Single payer health care taxes are gone – for now – but there’s another hot idea in Montpelier for a new tax – the carbon tax. It’s being promoted by “Energy Independent Vermont”, a coalition led by the Vermont Public Interest Research Group (VPIRG), the Vermont Natural Resources Council, and the Conservation Law Foundation.
Why, you might ask, do already overtaxed Vermonters need a new tax on natural gas, heating oil, propane, gasoline and diesel fuel? The coalition spokespersons are unanimous on this. We must defeat “climate pollution – the biggest environmental challenge of our generation”! They profess to believe – and some may actually believe – that human-caused emissions of carbon dioxide are giving us “super storms and extreme weather events.”
To such people the obvious remedy for “climate pollution” is to make carbon combustion illegal and put those evil polluters in jail. That presents some problems, so the coalition is pushing its fallback position: have the government tax carbon fuels so people can’t afford to use them anymore.
Their argument: when the tax increases cause the price of natural gas, heating oil, propane, gasoline, and diesel fuel to rise enough, people will spend more on energy efficiency and conservation. They will replace home heating gas and oil with electric heat pumps. They will turn to electric vehicles to replace gasoline and diesel-fueled vehicles.
Here’s the way the carbon tax will work. The state will tax all of these fuels at some convenient point in their supply chains. The proposal exempts electricity because the Regional Greenhouse Gas Initiative makes consumers in eight other Northeastern states send money to Vermont because they have carbon-based electricity generation and we don’t.
The study commissioned by VPIRG assesses carbon tax rates of $50, $100, or $150 per ton, phased in over several years. At the lowest ($50) rate, VPIRG expects the new tax to produce $35 million in 2016 and $250 million in year 2030. At the $150 rate, the take would be $700 million a year by 2030. The model promises increases in jobs, disposable incomes, and Gross State Product.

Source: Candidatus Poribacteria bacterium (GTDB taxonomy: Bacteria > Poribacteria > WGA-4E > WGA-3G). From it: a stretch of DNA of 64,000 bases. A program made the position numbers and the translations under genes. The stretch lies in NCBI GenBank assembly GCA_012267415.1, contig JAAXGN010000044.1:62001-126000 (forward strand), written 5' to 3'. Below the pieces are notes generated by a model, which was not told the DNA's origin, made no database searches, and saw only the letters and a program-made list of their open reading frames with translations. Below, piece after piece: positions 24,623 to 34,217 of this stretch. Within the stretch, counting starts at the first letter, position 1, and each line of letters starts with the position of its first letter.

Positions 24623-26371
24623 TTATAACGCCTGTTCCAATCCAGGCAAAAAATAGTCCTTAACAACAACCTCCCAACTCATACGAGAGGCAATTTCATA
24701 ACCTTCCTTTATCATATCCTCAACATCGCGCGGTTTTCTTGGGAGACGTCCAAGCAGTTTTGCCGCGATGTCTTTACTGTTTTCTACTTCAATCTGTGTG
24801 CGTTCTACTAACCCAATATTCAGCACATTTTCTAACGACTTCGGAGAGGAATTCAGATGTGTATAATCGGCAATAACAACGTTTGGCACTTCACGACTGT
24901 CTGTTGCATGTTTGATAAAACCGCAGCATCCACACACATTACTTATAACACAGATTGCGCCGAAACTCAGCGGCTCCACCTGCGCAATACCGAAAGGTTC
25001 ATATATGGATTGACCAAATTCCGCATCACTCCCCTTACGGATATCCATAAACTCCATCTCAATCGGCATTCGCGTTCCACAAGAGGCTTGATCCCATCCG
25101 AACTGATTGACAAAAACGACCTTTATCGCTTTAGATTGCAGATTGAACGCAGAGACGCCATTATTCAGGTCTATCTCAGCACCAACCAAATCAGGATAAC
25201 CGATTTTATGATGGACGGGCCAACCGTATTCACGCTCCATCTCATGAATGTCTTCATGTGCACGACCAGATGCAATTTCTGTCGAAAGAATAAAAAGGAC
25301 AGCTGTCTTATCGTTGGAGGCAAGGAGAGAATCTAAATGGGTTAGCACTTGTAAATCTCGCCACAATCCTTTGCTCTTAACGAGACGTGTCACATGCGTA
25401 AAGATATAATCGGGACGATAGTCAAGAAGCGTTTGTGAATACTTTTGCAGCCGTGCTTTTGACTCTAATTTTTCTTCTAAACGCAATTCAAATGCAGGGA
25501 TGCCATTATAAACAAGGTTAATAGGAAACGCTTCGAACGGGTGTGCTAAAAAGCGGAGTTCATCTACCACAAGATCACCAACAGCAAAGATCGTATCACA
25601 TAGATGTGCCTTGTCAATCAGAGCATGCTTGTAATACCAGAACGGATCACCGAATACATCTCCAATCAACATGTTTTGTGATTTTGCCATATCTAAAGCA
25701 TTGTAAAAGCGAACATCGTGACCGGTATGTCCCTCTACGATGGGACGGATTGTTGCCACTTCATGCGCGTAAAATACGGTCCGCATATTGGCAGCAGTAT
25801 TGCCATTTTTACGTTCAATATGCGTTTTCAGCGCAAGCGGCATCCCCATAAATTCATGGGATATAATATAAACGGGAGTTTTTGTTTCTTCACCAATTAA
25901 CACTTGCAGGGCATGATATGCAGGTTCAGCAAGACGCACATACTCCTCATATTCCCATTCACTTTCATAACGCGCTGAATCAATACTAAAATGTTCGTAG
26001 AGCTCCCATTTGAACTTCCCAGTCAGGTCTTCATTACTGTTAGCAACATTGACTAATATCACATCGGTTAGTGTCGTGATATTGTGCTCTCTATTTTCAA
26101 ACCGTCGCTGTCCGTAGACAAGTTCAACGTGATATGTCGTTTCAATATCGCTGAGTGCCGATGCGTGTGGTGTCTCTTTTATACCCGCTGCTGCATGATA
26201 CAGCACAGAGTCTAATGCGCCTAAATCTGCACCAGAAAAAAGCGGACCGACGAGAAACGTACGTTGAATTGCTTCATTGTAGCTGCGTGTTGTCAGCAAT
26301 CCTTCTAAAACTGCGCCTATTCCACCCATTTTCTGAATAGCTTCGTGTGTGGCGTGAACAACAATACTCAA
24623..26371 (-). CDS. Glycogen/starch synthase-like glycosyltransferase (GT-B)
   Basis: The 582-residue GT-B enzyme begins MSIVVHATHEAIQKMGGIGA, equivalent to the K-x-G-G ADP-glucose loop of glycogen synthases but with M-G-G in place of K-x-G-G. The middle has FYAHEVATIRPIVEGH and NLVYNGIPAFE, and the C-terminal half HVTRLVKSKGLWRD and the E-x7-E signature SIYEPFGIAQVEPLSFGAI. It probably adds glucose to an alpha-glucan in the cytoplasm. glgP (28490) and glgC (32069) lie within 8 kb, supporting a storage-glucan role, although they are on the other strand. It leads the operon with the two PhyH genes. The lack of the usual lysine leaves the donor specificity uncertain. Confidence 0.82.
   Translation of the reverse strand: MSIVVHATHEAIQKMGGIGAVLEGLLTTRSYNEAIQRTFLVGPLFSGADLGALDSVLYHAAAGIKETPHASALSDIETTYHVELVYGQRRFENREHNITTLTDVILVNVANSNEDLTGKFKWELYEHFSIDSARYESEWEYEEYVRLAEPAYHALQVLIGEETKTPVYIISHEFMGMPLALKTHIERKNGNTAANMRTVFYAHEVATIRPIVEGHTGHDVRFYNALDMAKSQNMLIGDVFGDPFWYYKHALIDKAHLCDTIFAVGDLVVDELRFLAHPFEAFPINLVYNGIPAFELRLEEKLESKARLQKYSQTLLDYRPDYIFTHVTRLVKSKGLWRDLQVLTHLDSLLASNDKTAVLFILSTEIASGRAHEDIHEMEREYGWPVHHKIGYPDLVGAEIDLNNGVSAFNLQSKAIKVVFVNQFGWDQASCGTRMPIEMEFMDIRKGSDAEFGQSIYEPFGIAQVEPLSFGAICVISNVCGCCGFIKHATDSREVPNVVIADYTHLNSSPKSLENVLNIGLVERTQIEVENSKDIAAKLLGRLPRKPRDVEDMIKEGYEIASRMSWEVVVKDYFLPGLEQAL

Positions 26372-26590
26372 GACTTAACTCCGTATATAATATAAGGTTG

What will become of these enormous tax revenues – assuming desperate legislatures refrain from grabbing them to bail out the state’s recurring general fund deficits, its $3 billion underfunded retirement funds, and the costs of a successor program to Gov. Shumlin’s failed state takeover of health care?
The advocates say the state will redistribute the carbon tax revenues through tax cuts and rebates to people, governments, organizations and corporations to compensate them for the higher energy costs caused by the carbon tax. An extra share will go to the lower income quintiles (“the poor”). This redistribution feature, plus millions more in weatherization subsidies, doubtless accounts for the support of the five low-income organizations in the coalition.
The carbon tax will be a net tax increase. Ninety percent of the carbon tax revenues will (hopefully) be returned to the lucky recipients. Ten percent of the revenues will be skimmed off to pay for “investments in energy efficiency, renewable energy, and other clean alternatives to fossil fuels”.
In plain English, the renewable industrial complex will cash in to the tune of $3.5 million the first year (at the $50 rate) to as much as an astounding $70 million fifteen years out (at the $150 rate).
This should come as no surprise, since the two leading figures of the renewable industrial complex underwrote the VPIRG report: David Blittersdorf (All Earth Renewables) and Matthew Rubin (Renewable Energy Vermont).
The era of nickel and dime funding for the Clean Energy Development (Subsidy) Fund, from which Blittersdorf was excused as a director in 2011 for blatant conflict of interest, will be over. The carbon tax will dramatically refill that renewable energy subsidy trough.
Vermonters can look forward to today’s $3/gallon gasoline costing as much as $4.35, and paying a third more for natural gas, propane, heating fuel, and diesel. This will happen if the people snooze while VPIRG, VNRC, CLF, Blittersdorf, Rubin and the other conspirators bulldoze this measure through a legislature whose majorities have been sufficiently terrified by “climate pollution” propaganda to lay another major new tax on their constituents.
On the other hand, the designated victims might have an unlikely ally – Peter Shumlin, not long ago known as “the Senator from VPIRG”. He recently observed “that “if you have a high carbon tax in a gas station on this side of the [Connecticut River] bridge and you have no carbon tax on the other side of the bridge, it’s pretty clear where you’re going to fill up your tank.” (Of course you wouldn’t have that option with natural gas home service or a heating oil delivery.)
A week ago the governor abandoned his cherished single payer health care plan because it could not be financed by “tax rates that I can responsibly support or urge the Legislature to pass.” He needs to add the carbon tax to that list.
- John McClaughry is vice president of the Ethan Allen Institute (www.ethanallen.org).
Should Vermont levy a $250 million Carbon Tax?